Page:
doldrums

Some days, absent the need for
complete inactivity –
as when frenetic events
force a dead calm –
it seems as though I
choose to lull,
bobbing ever so slightly
on the water,
barely breaking the
cohesion of the
surface tension;

I allow the sun to
cook my fair skin and
bleach my already
blond locks,
and I hear the
slow formation of a
spectacular thunderstorm;

Although sometimes deadly,
such a storm will,
without fail,
relieve, for a while,
the heavy, humid heat
that is my life
alone

drifting…

©2017 Steven Barto

 

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One Day – From the Journal of Katie Davis (September 2, 2008)

Until very recently, I had forgotten about God’s unconditional and undying love for mankind. For me specifically, and for every man, woman, and child on the face of the Earth in general. I am reading a book I borrowed from an elder at my church called Kisses From Katie, written by a young woman who went from high school to Uganda at age 18 to care for and teach Ugandan children. The conditions in the villages are horrific and deplorable. Her love for the people blinded her to the filth and stench.

Katie Davis is a young woman who, at 18 years old, senior class president, and homecoming queen, left Nashville, Tennessee over Christmas break of her senior year for “a short mission trip” to Uganda. Her life was turned completely inside out. She found herself so moved by the people of Uganda and the needs she saw that she knew her calling was to return and care for them. And so she did after graduating from high school. Her book takes us on a journey that can only come from radical love. Katie chose to sleep on a tiny cot in an orphanage, delivering first aid to children who have lost their parents to HIV Aids, famine, and, too often, war and murder.

Katie stayed in Uganda for more than a year, where she moved off her cot and into a house large enough to start a small school and adopt nine orphaned children. Her ministry has grown into an NGO (non-government organization) that now operates a school program for hundreds of children.

In keeping with a promise she made to her parents, she returned to the United States in 2008 to start college. Almost immediately, she felt like a stranger in a strange land, longing to return to her adopted children and the ministry she started. The following is an entry from her journal, dated September 2, 2008, that brought me to tears and convicted me as to my life and my modicum of service to the Lord. It is a bit long, but well worth your time.

One Day – September 2, 2008

Ordinary people.

He chose Moses. He chose David. He chose Peter and Paul. He chose me. He chose you. Common people. Simple people. People with nothing special about them. Nothing special except they said “yes.” They obeyed. They took the task God assigned them and they did it. They didn’t always do it well, but they said “yes,” and with His help they did it anyway.

Extraordinary tasks.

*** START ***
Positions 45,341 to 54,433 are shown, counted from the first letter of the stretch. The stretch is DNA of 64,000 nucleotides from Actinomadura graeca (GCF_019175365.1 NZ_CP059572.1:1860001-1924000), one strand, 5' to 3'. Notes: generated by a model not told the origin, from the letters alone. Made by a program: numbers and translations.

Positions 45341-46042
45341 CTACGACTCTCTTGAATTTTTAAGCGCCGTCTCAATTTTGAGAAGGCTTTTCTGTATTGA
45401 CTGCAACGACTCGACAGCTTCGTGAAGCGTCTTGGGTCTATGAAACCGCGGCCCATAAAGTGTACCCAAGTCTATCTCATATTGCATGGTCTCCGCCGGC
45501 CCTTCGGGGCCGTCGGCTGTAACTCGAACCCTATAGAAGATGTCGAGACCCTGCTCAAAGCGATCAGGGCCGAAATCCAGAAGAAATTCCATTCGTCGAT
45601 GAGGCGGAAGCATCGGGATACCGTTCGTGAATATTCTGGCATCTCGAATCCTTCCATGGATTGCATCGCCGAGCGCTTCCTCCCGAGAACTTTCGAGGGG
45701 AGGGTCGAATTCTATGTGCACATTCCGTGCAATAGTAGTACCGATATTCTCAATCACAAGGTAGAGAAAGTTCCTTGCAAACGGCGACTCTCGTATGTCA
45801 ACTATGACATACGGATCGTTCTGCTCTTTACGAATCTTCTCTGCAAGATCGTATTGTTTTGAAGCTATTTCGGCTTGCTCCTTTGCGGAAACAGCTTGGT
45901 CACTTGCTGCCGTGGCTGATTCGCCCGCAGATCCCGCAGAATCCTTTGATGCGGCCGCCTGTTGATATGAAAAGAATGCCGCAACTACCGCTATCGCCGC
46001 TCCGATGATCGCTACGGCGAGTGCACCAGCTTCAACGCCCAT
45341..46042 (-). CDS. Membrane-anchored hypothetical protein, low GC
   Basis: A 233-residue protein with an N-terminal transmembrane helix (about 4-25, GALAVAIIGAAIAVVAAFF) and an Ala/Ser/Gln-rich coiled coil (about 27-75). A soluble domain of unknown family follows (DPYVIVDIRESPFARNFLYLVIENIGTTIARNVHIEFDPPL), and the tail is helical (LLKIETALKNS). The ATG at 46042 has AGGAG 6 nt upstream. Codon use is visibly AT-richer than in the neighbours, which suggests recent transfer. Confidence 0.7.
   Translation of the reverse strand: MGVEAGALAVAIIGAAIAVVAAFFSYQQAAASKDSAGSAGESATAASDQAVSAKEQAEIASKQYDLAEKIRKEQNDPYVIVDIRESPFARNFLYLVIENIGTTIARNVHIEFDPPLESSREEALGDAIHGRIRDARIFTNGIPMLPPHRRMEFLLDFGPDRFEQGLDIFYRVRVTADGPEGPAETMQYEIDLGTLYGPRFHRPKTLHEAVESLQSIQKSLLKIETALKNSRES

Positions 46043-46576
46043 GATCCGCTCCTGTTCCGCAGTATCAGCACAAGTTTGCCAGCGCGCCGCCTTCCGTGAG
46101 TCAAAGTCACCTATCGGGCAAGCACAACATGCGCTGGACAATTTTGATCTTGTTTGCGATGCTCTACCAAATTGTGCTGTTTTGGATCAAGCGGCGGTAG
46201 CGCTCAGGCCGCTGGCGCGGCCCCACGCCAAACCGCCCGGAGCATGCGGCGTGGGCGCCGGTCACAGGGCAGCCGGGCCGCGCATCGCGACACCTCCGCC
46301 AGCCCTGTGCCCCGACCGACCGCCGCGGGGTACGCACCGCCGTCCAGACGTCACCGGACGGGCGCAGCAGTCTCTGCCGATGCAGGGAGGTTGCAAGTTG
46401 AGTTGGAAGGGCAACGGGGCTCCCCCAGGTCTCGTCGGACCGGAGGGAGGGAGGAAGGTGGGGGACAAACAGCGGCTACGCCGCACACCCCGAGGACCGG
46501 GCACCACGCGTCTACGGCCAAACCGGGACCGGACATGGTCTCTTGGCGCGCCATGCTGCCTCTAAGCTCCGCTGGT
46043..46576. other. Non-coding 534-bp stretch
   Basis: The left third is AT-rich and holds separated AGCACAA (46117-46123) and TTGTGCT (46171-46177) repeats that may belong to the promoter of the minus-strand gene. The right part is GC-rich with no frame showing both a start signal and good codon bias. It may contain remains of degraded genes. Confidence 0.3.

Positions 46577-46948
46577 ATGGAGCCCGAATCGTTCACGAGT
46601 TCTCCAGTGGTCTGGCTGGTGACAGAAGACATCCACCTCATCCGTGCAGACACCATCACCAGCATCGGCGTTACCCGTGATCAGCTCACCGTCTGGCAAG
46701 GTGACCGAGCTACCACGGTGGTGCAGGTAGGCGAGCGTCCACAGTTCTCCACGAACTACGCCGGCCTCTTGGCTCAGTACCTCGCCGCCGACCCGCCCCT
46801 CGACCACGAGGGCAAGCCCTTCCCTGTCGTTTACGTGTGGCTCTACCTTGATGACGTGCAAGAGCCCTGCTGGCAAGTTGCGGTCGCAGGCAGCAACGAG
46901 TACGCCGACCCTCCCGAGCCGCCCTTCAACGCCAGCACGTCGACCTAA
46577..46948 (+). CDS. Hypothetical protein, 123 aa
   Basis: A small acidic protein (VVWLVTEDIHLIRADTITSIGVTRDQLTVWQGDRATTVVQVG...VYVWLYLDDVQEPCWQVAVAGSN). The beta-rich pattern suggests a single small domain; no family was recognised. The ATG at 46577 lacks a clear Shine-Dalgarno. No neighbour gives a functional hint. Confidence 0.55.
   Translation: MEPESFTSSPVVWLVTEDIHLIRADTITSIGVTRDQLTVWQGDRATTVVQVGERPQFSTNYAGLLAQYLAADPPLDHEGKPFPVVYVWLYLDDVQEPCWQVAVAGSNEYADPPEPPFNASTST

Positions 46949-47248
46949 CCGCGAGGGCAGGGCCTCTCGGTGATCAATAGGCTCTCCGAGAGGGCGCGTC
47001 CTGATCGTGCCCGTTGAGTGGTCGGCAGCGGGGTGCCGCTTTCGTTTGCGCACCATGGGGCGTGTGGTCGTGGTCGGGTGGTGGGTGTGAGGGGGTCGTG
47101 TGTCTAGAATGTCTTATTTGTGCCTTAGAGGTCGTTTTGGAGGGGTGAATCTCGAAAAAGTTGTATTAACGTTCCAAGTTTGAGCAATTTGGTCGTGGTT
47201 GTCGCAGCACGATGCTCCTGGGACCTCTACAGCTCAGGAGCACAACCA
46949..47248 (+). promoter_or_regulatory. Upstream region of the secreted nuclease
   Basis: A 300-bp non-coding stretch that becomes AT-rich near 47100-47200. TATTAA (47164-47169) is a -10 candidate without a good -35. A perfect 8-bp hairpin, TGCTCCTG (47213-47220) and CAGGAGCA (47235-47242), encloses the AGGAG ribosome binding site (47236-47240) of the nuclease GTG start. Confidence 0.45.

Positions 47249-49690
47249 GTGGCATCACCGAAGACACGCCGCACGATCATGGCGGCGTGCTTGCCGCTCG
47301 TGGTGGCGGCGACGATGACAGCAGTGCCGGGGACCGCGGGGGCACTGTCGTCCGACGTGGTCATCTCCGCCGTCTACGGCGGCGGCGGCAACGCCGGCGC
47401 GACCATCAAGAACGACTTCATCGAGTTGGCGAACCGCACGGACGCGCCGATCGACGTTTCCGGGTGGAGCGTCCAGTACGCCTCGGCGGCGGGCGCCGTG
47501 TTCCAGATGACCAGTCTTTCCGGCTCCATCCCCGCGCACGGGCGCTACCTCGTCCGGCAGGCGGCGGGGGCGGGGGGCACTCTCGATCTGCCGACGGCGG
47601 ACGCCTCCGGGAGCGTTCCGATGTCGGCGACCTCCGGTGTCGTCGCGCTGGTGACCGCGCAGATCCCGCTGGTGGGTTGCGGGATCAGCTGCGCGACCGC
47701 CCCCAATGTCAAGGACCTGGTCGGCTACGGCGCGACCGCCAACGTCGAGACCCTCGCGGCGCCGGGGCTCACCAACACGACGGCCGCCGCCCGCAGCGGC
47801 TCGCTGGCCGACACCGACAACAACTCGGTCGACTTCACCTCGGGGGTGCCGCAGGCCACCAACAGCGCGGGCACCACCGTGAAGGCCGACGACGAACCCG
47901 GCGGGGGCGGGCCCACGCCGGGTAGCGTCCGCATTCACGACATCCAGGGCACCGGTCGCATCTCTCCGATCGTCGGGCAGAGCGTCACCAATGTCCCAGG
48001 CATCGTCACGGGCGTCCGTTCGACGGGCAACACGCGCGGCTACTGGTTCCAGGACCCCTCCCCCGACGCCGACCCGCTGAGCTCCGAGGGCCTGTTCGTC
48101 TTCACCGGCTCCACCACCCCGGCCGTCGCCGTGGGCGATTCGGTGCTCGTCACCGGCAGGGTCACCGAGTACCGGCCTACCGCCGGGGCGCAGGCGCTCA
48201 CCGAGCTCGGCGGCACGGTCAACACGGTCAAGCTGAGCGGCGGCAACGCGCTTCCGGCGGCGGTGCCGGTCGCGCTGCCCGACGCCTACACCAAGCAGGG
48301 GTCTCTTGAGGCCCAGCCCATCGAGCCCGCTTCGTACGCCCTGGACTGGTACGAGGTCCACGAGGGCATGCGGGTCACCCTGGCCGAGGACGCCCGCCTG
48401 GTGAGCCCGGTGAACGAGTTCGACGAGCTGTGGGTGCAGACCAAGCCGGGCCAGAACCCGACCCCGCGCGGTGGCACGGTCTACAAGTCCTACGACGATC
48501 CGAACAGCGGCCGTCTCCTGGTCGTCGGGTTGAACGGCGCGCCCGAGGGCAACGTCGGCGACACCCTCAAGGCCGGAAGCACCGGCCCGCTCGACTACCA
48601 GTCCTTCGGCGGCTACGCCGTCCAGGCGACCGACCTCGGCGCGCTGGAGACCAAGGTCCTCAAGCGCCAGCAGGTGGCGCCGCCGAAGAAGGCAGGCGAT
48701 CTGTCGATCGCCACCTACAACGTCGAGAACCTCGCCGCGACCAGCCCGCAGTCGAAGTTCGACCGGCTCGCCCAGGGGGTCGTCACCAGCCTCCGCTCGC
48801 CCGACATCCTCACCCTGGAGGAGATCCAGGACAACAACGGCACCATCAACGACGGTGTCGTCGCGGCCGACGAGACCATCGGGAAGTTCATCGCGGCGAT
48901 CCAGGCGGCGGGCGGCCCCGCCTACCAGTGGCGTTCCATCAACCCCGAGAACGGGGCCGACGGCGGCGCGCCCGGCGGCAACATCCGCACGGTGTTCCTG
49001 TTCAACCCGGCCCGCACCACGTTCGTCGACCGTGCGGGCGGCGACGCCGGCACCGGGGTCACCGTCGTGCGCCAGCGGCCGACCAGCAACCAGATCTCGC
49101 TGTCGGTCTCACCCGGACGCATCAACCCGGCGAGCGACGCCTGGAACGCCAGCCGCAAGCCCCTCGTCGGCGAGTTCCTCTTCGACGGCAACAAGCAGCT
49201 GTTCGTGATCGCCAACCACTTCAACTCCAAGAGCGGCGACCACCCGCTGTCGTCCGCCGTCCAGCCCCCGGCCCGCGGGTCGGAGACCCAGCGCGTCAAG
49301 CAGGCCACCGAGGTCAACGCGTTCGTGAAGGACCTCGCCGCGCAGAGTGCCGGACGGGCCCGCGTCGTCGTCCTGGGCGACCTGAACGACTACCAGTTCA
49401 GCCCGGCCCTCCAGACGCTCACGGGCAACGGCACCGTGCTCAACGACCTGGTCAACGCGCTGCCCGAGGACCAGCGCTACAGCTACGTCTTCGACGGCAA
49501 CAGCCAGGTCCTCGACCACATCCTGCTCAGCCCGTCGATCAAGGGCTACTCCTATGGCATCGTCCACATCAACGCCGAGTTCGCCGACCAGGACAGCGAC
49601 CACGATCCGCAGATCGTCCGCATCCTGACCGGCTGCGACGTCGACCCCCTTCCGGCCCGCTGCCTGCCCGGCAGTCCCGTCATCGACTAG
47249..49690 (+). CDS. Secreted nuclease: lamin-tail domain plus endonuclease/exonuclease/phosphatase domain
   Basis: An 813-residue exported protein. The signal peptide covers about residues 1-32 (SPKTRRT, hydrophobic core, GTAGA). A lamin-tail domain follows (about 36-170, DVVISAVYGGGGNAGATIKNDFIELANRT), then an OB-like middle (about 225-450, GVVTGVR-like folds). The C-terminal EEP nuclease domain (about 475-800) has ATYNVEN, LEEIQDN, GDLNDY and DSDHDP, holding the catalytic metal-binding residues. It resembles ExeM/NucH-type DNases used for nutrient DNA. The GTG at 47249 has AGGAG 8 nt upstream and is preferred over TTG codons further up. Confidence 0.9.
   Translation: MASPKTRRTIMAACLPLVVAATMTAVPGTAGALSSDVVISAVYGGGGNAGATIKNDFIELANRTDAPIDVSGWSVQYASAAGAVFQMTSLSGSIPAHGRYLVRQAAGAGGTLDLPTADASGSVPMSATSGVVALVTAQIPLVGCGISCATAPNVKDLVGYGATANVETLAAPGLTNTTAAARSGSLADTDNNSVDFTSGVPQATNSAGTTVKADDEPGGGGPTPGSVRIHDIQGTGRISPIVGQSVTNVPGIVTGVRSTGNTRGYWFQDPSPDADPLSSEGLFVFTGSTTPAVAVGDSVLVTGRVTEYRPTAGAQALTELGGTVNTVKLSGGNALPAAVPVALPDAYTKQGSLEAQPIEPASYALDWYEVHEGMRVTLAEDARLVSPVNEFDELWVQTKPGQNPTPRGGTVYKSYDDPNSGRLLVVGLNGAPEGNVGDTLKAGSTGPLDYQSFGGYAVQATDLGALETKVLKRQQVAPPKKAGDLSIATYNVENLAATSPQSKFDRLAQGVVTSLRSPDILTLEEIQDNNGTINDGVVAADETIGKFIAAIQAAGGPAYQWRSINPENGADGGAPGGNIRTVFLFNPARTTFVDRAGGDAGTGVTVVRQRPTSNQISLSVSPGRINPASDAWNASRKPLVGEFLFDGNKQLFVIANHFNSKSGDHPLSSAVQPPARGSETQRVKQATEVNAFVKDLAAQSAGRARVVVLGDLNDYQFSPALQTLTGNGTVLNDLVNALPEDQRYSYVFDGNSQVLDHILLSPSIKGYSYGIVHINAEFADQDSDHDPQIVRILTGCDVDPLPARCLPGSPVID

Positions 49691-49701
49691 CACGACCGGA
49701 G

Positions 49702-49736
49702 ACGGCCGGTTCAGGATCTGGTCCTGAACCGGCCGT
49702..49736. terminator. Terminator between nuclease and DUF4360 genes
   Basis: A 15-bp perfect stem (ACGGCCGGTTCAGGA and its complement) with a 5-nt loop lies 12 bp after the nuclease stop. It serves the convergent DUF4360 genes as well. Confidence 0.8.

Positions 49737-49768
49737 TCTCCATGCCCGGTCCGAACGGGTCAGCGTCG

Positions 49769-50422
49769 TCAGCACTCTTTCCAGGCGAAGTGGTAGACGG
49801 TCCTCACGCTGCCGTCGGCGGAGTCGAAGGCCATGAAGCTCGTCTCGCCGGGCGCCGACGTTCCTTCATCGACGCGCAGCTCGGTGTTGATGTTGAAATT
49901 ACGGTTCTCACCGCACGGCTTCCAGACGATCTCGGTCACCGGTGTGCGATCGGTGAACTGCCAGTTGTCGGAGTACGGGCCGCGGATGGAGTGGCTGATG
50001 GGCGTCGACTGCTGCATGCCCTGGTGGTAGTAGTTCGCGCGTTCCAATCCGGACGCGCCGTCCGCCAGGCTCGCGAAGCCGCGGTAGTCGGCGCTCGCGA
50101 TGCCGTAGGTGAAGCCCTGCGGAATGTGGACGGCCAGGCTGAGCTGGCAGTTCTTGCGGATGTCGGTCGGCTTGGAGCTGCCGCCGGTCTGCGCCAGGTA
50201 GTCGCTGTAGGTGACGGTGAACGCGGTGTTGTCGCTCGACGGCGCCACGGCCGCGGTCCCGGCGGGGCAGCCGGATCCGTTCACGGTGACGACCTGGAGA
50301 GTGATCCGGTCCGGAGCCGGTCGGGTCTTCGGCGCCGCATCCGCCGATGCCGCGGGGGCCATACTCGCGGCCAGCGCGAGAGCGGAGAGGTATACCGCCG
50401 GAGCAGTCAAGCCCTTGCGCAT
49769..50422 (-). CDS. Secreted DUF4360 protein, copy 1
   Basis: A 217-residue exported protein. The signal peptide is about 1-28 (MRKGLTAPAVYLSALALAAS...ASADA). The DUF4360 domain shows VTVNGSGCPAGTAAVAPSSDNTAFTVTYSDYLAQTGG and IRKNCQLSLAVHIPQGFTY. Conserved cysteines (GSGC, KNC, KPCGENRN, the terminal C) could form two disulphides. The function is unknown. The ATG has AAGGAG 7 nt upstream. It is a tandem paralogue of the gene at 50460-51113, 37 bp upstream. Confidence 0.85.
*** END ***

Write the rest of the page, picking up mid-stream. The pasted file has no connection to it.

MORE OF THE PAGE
Moses was a murderer, a shepherd just trying to mind his own business and move on with his life when he watched a bush catch fire and not burn up. God wanted to use him to lead His chosen people people out of Egypt. Moses was human and told God that He had the wrong guy. Moses wasn’t an eloquent speaker, and he was afraid. But he said “yes,” and God used him anyway. The Red Sea parted, bread fell from heaven, and people believed.

Jonah was an ordinary fisherman and God wanted to use him to set Nineveh free of its wicked ways. Jonah was human and quickly ran away, overwhelmed by the task God had given him. From the belly of a fish, he repented, he begged God for forgiveness. He said “yes,” and God used him anyway. The people of Nineveh believed in God, turned from their wicked ways, and were spared from destruction.

David was a shepherd boy, pretty much the runt of the litter, the very last thought in his father’s mind, and despised by his brothers. God wanted to use him to be the next great king of Israel. Though everyone doubted and watched in horror, David said “yes,” and God used him anyway. Little David used a stone to take down the giant Philistine. The Philistines  were defeated, and though David continued to make mistakes, God used him to make Israel a great nation and relay His words to many people.

Mary was a peasant girl, probably a teenager, getting ready to marry a local carpenter. God wanted to use her to carry His Son, hope for all mankind, into the world. She asked the angel, “Why me?” and “How?” Ultimately, though, she surrendered herself to His will. She said “yes,” and God used her anyway. A baby was born who transformed the world then, and still does today.

Paul was a young man who made it his goal to destroy Christianity, dragging believers to prison and even killing them. God wanted to use him to proclaim His name to Gentiles all over the world. Paul  had a violent history and initially other believers were afraid. But he said “yes,” he fearlessly proclaimed the Gospel, and God used him anyway. Paul performed and witnessed miracles, wrote close to half the Bible, and spread the Good News all over the world.

Sometimes, the everyday routine of my life feels so normal to me. At other times the idea of raising all these children seems like quite a daunting task. I realize that since I have chosen an unusual path it is easier for outsiders to look at my life and come to the conclusion that it is something extraordinary. That I am courageous. That I am strong. That I am special. But I am just a plain girl from Tennessee. Broken in many ways, sinful, and inadequate. Common and simple with nothing special about me. Nothing special except I choose to say “yes.” “Yes” to the things God asks of me and “yes” to the people He places in front of me. You can too. I am just an ordinary person. An ordinary person serving an extraordinary God.